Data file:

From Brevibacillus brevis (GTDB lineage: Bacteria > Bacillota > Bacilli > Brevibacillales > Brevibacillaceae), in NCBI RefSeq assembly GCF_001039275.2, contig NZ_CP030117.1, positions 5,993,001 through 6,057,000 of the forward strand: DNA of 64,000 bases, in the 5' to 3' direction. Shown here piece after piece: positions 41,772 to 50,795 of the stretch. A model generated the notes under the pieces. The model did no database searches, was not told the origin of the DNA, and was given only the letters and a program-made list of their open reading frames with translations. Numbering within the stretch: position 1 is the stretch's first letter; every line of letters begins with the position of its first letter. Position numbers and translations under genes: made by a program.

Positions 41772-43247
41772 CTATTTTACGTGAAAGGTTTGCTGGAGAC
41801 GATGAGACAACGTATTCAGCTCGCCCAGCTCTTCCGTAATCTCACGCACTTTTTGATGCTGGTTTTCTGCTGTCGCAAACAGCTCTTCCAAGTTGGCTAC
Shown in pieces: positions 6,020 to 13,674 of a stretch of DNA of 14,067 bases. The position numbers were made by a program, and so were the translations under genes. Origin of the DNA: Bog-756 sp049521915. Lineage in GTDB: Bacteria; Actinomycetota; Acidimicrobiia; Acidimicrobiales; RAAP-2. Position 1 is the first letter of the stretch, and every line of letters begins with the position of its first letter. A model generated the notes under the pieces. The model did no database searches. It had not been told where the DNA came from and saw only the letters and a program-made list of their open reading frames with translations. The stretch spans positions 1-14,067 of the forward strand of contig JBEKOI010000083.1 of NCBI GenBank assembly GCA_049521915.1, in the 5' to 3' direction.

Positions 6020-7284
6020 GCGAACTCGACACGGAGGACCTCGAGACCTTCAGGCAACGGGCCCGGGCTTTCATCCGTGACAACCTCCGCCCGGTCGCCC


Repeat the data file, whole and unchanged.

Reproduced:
From Brevibacillus brevis (GTDB lineage: Bacteria > Bacillota > Bacilli > Brevibacillales > Brevibacillaceae), in NCBI RefSeq assembly GCF_001039275.2, contig NZ_CP030117.1, positions 5,993,001 through 6,057,000 of the forward strand: DNA of 64,000 bases, in the 5' to 3' direction. Shown here piece after piece: positions 41,772 to 50,795 of the stretch. A model generated the notes under the pieces. The model did no database searches, was not told the origin of the DNA, and was given only the letters and a program-made list of their open reading frames with translations. Numbering within the stretch: position 1 is the stretch's first letter; every line of letters begins with the position of its first letter. Position numbers and translations under genes: made by a program.

Positions 41772-43247
41772 CTATTTTACGTGAAAGGTTTGCTGGAGAC
41801 GATGAGACAACGTATTCAGCTCGCCCAGCTCTTCCGTAATCTCACGCACTTTTTGATGCTGGTTTTCTGCTGTCGCAAACAGCTCTTCCAAGTTGGCTAC
Shown in pieces: positions 6,020 to 13,674 of a stretch of DNA of 14,067 bases. The position numbers were made by a program, and so were the translations under genes. Origin of the DNA: Bog-756 sp049521915. Lineage in GTDB: Bacteria; Actinomycetota; Acidimicrobiia; Acidimicrobiales; RAAP-2. Position 1 is the first letter of the stretch, and every line of letters begins with the position of its first letter. A model generated the notes under the pieces. The model did no database searches. It had not been told where the DNA came from and saw only the letters and a program-made list of their open reading frames with translations. The stretch spans positions 1-14,067 of the forward strand of contig JBEKOI010000083.1 of NCBI GenBank assembly GCA_049521915.1, in the 5' to 3' direction.

Positions 6020-7284
6020 GCGAACTCGACACGGAGGACCTCGAGACCTTCAGGCAACGGGCCCGGGCTTTCATCCGTGACAACCTCCGCCCGGTCGCCC